Green Party co-leader Metiria Turei says she will not be resigning, but is ruling herself out of ministerial positions if Labour and the Greens win this year's election.
Mrs Turei revealed last month she lied to Work and Income about flatmates as a young solo mother in the early 1990s so her benefit would not be reduced.
The Ministry of Social Development is now investigating her record with it.
She said yesterday she had also enrolled to vote at an address where she was not living, in 1993, saying she did it to vote for a friend who was running as a candidate.
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Mrs Turei told reporters she had opened herself to intense scrutiny because she wanted people to know what it was like to live as a beneficiary, and to fix New Zealand's welfare system.
"I will continue to stand up for New Zealanders who are poor and are treated with discrimination."
She said she considered resigning but was doing important work, and had received a "huge number" of emails and messages in the last 24 hours asking her not to go.
However, she knew she had put Labour - as her party's potential coalition partner - in a difficult position, which is why she was offering to step aside from any ministerial roles if the Greens formed part of the next government.
Mrs Turei said she made some foolish decisions as a young person.
"I accept that people want me to be held accountable for my past actions, and I need to show some respect for that, giving up my intention to be Minister for Social Development is a price that I'm paying for that, but I also know that people are asking me not to resign."
Mrs Turei confirmed her baby's father was a flatmate prior to her becoming pregnant, but not afterwards.
She said, until now, she genuinely hadn't remembered registering for an electorate she didn't live in. It was "foolish" to have done so, she said.
She also reiterated that her mother, who was also a flatmate at one point, was "not financially responsible" for her at that time.
Greens' relationship with Labour 'as strong as ever'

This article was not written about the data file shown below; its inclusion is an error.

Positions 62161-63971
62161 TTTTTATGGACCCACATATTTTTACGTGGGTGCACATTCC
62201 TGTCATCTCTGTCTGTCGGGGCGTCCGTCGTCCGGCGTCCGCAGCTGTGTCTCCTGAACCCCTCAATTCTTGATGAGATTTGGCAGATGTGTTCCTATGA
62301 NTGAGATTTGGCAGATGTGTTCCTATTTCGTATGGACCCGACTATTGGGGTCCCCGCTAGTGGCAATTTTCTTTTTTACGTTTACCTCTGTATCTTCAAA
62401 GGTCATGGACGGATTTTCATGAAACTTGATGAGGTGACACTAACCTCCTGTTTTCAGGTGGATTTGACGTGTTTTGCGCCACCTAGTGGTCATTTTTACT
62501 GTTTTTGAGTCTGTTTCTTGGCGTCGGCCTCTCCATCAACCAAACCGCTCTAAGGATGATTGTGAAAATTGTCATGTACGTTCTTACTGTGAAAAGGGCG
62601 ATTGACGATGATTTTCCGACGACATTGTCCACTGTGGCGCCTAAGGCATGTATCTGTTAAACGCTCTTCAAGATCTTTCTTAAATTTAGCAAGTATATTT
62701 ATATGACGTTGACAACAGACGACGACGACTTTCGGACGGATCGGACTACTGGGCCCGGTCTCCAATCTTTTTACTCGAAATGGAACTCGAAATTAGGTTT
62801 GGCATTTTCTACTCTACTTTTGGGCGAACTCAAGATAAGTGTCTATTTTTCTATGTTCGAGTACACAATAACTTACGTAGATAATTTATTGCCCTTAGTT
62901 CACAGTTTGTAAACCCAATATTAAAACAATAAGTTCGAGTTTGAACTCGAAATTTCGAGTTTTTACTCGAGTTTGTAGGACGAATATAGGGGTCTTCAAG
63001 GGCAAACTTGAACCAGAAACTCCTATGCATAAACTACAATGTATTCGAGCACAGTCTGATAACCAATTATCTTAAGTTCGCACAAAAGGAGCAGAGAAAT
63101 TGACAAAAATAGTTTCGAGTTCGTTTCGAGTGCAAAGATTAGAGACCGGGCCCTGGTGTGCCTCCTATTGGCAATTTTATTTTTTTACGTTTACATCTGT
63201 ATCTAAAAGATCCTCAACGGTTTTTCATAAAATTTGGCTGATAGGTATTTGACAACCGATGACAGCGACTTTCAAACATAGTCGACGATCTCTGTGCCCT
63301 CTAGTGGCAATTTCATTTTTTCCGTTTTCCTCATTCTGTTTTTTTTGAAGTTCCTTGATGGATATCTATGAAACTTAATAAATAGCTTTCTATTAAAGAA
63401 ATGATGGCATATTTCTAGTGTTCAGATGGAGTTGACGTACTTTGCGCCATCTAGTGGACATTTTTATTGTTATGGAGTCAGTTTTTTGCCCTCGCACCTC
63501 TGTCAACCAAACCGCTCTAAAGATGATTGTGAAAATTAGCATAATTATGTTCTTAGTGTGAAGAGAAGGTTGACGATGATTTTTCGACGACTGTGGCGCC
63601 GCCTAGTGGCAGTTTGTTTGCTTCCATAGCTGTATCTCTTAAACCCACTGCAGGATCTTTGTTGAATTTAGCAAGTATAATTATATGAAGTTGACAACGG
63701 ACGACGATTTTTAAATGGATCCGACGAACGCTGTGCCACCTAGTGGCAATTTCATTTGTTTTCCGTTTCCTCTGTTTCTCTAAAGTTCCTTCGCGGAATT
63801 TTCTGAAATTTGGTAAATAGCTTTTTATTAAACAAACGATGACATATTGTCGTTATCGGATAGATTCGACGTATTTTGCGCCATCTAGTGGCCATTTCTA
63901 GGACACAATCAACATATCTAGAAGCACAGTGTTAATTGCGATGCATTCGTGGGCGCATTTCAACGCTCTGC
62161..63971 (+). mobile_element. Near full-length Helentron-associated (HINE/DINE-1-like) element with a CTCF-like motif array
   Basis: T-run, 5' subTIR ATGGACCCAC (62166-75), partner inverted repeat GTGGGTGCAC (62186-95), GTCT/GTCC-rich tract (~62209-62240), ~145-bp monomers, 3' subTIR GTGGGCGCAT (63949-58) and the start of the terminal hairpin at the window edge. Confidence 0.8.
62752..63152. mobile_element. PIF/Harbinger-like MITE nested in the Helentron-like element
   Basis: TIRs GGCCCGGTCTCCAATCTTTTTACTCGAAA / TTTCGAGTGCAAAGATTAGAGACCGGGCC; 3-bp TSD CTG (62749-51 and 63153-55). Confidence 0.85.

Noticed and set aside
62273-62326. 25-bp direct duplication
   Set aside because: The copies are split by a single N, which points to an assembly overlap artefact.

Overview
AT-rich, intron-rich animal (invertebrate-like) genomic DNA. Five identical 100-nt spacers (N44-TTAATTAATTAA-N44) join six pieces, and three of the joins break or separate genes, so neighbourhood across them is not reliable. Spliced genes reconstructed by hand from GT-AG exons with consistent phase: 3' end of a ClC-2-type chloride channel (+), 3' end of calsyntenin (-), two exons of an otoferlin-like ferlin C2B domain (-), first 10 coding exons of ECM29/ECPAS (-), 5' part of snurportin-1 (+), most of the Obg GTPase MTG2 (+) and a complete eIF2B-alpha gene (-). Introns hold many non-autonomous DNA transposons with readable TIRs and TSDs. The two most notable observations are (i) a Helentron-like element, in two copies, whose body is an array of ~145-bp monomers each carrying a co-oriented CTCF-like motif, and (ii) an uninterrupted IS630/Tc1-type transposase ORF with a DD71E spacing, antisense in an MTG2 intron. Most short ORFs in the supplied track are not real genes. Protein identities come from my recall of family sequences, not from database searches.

Her co-leader, James Shaw, said the party's relationship with Labour was "as strong as ever".
Lots of people moved around without updating their electoral roll details, he said.
Mrs Turei confirmed she had her party's backing in her decision not to stand down or resign, and said the Greens told Labour about her plans ahead of today's announcement.
She would "love to be a minister ... but this is not about me".
The Greens had tried everything over the last 15 years to change the welfare system, including bills and debates, and nothing had worked. Her story was the "last tool" she had, she said. "I don't regret telling my story."
Asked if she could be trusted, Mrs Turei replied: "New Zealanders can trust me to speak on behalf of those who cannot speak for themselves."
'You've got to tell the whole truth and nothing but the truth'
Labour's new deputy leader, Kelvin Davis, said earlier today that Mrs Turei was in a "pretty ugly" situation.
Mr Davis told TV3's The AM Show that Labour would need to have a discussion about Mrs Turei, as the party did not want to be seen condoning her actions.
"It's turned to mushy peas for her hasn't it. It's pretty ugly, and I just think if you're going to open up about yourself like that you've got to tell the whole truth and nothing but the truth and don't leave little bits out."
ACT leader David Seymour said Mrs Turei should have resigned as an MP and it was a "cop out" not to do so and Labour should force the issue.
"Jacinda Ardern has a chance to prove herself as a new leader. She should make Metiria Turei's resignation a condition of the Greens' participation in a Labour-led government."
National hits out at Labour and Greens
The National Party has hit out at both Labour and the Greens, saying this week's events have proven the left is a bit of a circus.
National's campaign chair Steven Joyce declined to criticise Ms Turei directly, but took a wider swipe at the left.
"The whole left thing's looking a bit like a circus this week, we've had one leader go, we've had another leader stay but the leader isn't fit to be a Cabinet minister but she's still the leader, I think the public will be looking at all of that and going well this is all a bit confusing and these people want to be considered to run the country in six or seven weeks time."